Suffice it to say that this spring, just about everything has become political. And Wisconsin's own favorite sausage, the bratwurst, has not escaped the ideological debate.
This Memorial Day weekend, Madison will find itself holding not just the World's Largest Brat Fest, but also at least three alternative brat celebrations/charity fundraisers. While the impetus behind creating more grilling gatherings was unease about brat maker Johnsonville's financial backing of the Scott Walker campaign, the official sentiment going forward is: If one brat fest is good, four must be better. And if one charity fundraiser is good, why not a few more? For those of you who have not been keeping track, here is the brat rundown.
The World's Largest Brat Fest will be held at Alliant Energy Center's Willow Island, 10 a.m.-9 p.m. on May 27-29 and 10 a.m.-6 p.m. on May 30. About a million bands will be playing over the course of the weekend, and on the menu: Johnsonville brats, Oscar Mayer hot dogs and Tofurkey veggie brats. New this year - roasted corn on the cob. That's right, you don't have to wait for August when sweet corn is in season. Beer, Wollersheim wine and Chocolate Shoppe ice cream will also be on sale.
The People's Bratfest is "intended to show the great local variety the people of the Farmers' Market, Madison and the whole of Wisconsin can put on together." The event will be on the Square (MLK or West Washington side, to be determined) from "roughly 10 a.m. to 3 p.m. on Saturday, May 28, or until we sell out," reports Bill Fetty, one of the event's coordinators. "We'll have vegan and vegetarian brats competing for the best 'non-brat.'" Other Farmers' Market fare will be highlighted as well.
Although this may appear to be the most political of the alt-fests, "This isn't a boycott; we support all of the charities that are involved with Wisconsin no matter whose brats they eat, buy or sell," Fetty notes. This event prefers to focus on the idea of supporting local farms and agriculture. Proceeds will go to local charities.
Wurst Times (with a hat tip to Charles Dickens - "It was the best of times, it was the worst of times") will be held at the High Noon Saloon, the Brass Ring and the Brink Lounge, all at 701 E. Washington Ave., from 11 a.m. to 6 p.m. on Saturday, May 28. The focus is community; attendees should bring one canned food item per person, with donations and proceeds going to Second Harvest Foodbank of Southern Wisconsin.
Sponsors include Minhas Craft Brewery of Monroe and Sheboygan Brats. Tofurkey veggie brats will be available, as well as the regular menu from the Brass Ring. A full slate of bands will be playing at all three venues.
Alt Bratfest, "A celebration of lotsa things local!," will be held at Orton Park from 11 a.m. to 6 p.m. on Sunday, May 29. Advance ticket sales are through BrownPaperTickets.com and go on sale May 20 at midnight. This may be the foodiest of your brat-fest choices.
Sausage and charcuterie will be served and sourced from Jordandal Farms, Black Earth Meats, Goose Chaser Farms, Underground Food Collective, Alchemy, Natt Spil, Weary Traveler Freehouse and others. There will be live music; alcoholic beverages are BYO. A $10 donation = two food items and one beverage; $15 donation = three food items and two beverages. Proceeds go to local charities.
If it had been a little warmer this spring, the Madison area could be welcoming the return of Mad City Shaved Ice with open arms. However, it's been a bit too chilly, says proprietor Ken Pulliam.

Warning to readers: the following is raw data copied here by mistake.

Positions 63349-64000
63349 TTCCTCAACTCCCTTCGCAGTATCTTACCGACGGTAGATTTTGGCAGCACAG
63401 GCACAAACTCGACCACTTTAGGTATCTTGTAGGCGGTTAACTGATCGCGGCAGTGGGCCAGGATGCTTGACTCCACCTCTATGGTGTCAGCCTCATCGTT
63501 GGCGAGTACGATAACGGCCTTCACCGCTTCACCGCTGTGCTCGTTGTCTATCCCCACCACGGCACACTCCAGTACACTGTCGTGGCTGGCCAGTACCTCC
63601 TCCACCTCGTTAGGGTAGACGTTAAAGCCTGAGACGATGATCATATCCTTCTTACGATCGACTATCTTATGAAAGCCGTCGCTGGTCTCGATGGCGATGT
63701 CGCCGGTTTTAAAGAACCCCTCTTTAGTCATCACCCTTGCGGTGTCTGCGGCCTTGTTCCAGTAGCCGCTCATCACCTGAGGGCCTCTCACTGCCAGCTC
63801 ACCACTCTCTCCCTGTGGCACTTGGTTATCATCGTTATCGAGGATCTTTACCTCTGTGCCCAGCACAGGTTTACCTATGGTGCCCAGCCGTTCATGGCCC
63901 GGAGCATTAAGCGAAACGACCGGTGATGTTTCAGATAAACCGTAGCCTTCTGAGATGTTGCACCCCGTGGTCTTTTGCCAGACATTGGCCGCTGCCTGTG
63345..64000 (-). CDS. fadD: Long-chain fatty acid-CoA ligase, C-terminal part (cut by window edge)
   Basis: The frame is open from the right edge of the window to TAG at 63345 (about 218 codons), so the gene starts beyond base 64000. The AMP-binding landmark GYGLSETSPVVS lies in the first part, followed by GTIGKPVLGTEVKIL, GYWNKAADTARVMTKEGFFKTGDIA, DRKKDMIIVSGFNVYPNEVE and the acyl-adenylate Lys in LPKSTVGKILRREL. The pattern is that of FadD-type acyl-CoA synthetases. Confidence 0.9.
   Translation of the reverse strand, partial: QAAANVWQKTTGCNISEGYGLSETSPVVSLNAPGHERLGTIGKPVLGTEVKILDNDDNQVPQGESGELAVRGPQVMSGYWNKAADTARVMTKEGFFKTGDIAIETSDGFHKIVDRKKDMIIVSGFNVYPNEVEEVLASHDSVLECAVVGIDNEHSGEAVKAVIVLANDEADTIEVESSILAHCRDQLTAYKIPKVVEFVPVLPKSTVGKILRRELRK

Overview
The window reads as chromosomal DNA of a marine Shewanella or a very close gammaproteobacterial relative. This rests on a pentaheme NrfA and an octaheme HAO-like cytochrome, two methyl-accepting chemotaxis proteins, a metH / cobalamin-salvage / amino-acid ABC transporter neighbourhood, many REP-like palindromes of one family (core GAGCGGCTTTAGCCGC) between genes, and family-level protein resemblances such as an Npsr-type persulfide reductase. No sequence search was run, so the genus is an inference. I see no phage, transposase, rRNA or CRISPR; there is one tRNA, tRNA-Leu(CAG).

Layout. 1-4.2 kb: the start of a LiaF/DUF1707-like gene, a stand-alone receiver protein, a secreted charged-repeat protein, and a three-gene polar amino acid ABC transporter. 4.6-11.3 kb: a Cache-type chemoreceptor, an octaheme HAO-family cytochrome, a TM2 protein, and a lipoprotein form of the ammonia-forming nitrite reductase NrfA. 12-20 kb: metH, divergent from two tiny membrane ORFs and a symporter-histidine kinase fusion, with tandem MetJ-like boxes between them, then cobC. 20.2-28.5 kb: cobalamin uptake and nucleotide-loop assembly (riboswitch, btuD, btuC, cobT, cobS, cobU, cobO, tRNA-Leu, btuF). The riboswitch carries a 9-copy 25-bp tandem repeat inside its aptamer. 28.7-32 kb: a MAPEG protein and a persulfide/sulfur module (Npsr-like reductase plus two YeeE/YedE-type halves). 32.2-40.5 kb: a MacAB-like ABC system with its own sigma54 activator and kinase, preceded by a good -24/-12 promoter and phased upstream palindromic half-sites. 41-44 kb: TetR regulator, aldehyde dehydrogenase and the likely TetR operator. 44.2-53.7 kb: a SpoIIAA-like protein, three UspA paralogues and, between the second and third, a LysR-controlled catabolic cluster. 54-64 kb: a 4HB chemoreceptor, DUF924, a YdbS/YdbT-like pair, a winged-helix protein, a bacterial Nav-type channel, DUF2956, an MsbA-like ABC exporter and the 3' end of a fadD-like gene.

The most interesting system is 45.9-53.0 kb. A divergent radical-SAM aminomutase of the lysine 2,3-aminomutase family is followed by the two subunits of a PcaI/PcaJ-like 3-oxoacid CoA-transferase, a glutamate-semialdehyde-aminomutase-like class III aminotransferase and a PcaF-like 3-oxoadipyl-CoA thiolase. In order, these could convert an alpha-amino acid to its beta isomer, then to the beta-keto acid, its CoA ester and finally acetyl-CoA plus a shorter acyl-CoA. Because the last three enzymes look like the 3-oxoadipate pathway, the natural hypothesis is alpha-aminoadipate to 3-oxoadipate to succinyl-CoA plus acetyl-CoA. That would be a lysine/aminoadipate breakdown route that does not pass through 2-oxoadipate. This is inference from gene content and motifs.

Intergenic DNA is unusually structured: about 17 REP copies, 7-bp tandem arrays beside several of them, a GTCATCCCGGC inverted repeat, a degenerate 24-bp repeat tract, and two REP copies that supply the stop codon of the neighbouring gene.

Shaved ice is a more refined version of the venerable sno-cone, with a smoother chop. Pulliam originally had a shaved ice shop on West Broadway in 2002, but a hike in rent forced him to change locations to a spot on East Broadway, where "four bad cold summers" did him in. He's back this year with a custom concession trailer and a mobile vending license from the state, planning on selling at fairs and festivals throughout Wisconsin, including Monona's Fourth of July festival. And he's also applying for a permit to vend in Madison's parks.
The shaved ice comes in 35 flavors (though he hasn't pulled them all out yet), including Tiger Blood, Citrus Island and Blue Raspberry.
In addition to shaved ice, he sells fruit smoothies, stuffed pretzels and pizza, and may add Babcock ice cream.
And, because Pulliam lives on Monona Drive and his lot is actually zoned commercial, he can vend out of his driveway. He's been open already on warmer days, and reports that following a big track meet at Monona Grove High School, which is directly across the street, he had a run on smoothies.
Pulliam plans on being open in the driveway at 4405 Monona Dr. from 6 to 9 p.m. weekdays and 2 to 9 p.m. on weekends, weather permitting. It's a short detour off the Lake Monona bike path, and, if you're coming by car, a brief stay in a nearby church parking lot is permissible. For more info, call 608-444-0088.
After two and a half years, the University Square Food Court on the second floor of the new University Square is closing. "It was a tough decision," says property manager Todd Greenwald. "In a nutshell, it was not performing as forecast. It never took on the life we intended."
The court included a handful of fast-food outlets featuring subs, stir-fries and bubble tea, and plenty of spaces for students to study and eat. "We still feel it was and is a good idea to have a place like that in the campus area," says Greenwald.
The second-floor location was perhaps an out-of-sight, out-of-mind logistical problem, while the kinds of food sold stood in contrast to the mostly locally owned, singular kitchens that had found a home in the original University Square over the years.
The court opened in late August 2008, right before the financial meltdown of that September, which made the whole project all the more challenging, says Greenwald. It will remain vacant for the time being, although there has already been "substantial interest" in the space.